GlossaryWhat is profit?

What is profit?

Your profit is the money you’re left with after deducting your business expenses. When your business generates revenue and then accounts for all debts and outgoings, the cash you take home is your profit.

However, it’s not always such a simple calculation. There are three main types of profit: gross profit, net profit, and operating profit. Let’s unpack how to calculate each profit type.

What is profit?

1. Gross profit

Gross profit is a calculation that only considers your cost of goods sold (COGS). So, the gross profit would be your profits after deducting the direct costs associated with the production and delivery of your goods or services. When you calculate gross profit vs net profit, you don’t include every business expense nor taxes.

Gross profit indicates that your business can make money.

Gross profit calculation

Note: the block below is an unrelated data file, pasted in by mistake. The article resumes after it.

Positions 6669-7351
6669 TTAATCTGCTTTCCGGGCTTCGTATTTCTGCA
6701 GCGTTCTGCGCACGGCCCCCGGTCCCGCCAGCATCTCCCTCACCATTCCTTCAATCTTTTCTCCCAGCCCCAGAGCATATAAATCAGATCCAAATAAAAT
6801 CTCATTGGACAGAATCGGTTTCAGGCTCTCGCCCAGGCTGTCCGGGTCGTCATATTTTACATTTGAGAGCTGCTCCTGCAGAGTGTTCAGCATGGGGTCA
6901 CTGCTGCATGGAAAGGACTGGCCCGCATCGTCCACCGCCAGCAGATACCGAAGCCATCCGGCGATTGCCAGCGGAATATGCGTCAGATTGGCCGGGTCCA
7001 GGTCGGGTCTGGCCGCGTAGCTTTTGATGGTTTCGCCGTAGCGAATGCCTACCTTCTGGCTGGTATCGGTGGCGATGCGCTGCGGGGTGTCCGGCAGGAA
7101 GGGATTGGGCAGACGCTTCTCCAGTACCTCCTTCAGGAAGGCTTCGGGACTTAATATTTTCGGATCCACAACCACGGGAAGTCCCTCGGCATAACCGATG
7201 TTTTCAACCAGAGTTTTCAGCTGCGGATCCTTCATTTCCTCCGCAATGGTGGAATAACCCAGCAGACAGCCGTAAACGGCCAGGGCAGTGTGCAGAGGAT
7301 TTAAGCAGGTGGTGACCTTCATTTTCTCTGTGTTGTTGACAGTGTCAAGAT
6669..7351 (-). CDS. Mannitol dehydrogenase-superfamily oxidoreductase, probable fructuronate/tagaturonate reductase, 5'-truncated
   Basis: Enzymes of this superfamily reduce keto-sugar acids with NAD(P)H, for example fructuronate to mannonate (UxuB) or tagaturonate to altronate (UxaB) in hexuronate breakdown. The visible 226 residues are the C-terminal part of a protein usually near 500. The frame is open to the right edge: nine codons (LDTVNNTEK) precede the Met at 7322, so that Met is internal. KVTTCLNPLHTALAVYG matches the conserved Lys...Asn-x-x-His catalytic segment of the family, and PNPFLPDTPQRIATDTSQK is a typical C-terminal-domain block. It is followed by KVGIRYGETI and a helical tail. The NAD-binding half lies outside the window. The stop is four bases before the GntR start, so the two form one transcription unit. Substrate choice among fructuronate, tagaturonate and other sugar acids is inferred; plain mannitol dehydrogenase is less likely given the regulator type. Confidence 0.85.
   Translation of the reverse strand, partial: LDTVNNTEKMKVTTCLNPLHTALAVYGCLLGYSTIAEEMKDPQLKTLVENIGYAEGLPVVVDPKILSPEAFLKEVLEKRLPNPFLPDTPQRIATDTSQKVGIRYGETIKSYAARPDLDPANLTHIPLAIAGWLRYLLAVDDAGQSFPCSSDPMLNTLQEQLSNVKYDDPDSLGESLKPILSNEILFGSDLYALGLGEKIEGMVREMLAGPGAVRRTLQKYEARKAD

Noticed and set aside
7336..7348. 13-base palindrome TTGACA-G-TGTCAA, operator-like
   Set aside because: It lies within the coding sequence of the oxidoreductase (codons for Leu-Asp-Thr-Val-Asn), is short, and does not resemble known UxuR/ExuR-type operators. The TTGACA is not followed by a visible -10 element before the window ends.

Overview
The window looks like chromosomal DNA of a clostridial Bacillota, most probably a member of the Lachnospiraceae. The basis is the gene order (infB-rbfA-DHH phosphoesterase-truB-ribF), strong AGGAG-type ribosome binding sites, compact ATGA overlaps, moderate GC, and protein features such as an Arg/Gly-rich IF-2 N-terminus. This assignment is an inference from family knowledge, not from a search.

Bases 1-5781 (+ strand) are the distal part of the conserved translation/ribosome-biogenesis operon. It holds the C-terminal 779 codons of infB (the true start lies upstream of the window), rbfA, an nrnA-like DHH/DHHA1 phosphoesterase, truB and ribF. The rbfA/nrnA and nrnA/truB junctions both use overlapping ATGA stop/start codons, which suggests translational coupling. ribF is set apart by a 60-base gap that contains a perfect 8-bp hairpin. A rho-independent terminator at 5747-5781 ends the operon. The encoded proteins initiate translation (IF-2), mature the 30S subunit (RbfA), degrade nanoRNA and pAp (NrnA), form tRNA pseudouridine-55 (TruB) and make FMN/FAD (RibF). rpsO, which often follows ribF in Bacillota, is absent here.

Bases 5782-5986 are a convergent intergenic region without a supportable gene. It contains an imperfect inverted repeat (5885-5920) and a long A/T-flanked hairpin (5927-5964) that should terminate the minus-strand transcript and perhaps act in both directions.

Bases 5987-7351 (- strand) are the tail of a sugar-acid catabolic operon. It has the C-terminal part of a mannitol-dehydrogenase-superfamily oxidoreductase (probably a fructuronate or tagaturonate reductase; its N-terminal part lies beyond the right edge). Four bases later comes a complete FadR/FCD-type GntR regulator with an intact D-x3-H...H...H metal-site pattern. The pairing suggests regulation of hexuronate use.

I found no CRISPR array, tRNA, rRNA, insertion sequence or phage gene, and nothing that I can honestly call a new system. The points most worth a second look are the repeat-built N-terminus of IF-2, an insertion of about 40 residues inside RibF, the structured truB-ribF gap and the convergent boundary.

The gross profit formula is as follows:

Gross Profit = Revenue – COGS

2. Net Profit

Net profit, or net income, is the profit your business makes after deducting all business expenses. While gross profit only considers your COGS, net profit deducts every single expense your business incurs in its entire operations—from electricity to taxes.

Net profit indicates what profit your business is making after income tax.

Net profit calculation

The net profit formula is as follows:

Net Profit = Revenue – Total Expenses

3. Operating profit

In business ownership, operating profit is your gross profit but minus your operating costs and depreciation. Operating profit ignores any interest on loans. (Operating costs are things like electricity, rent, phone bills et cetera.)

Knowing your operating profit figure is incredibly useful in understanding whether your business is profitable and healthy.

Operating profit calculation

Operating Profit = Gross Profit – Operating Expenses

See related terms
What is gross profit?
What is net profit?
How to calculate net profit

Additional resources

Disclaimer
This glossary is intended for small business owners and contains definitions suited to their needs. For more comprehensive explanations, we recommend consulting an accounting or bookkeeping professional. Reckon does not offer accounting, tax, business, or legal advice.

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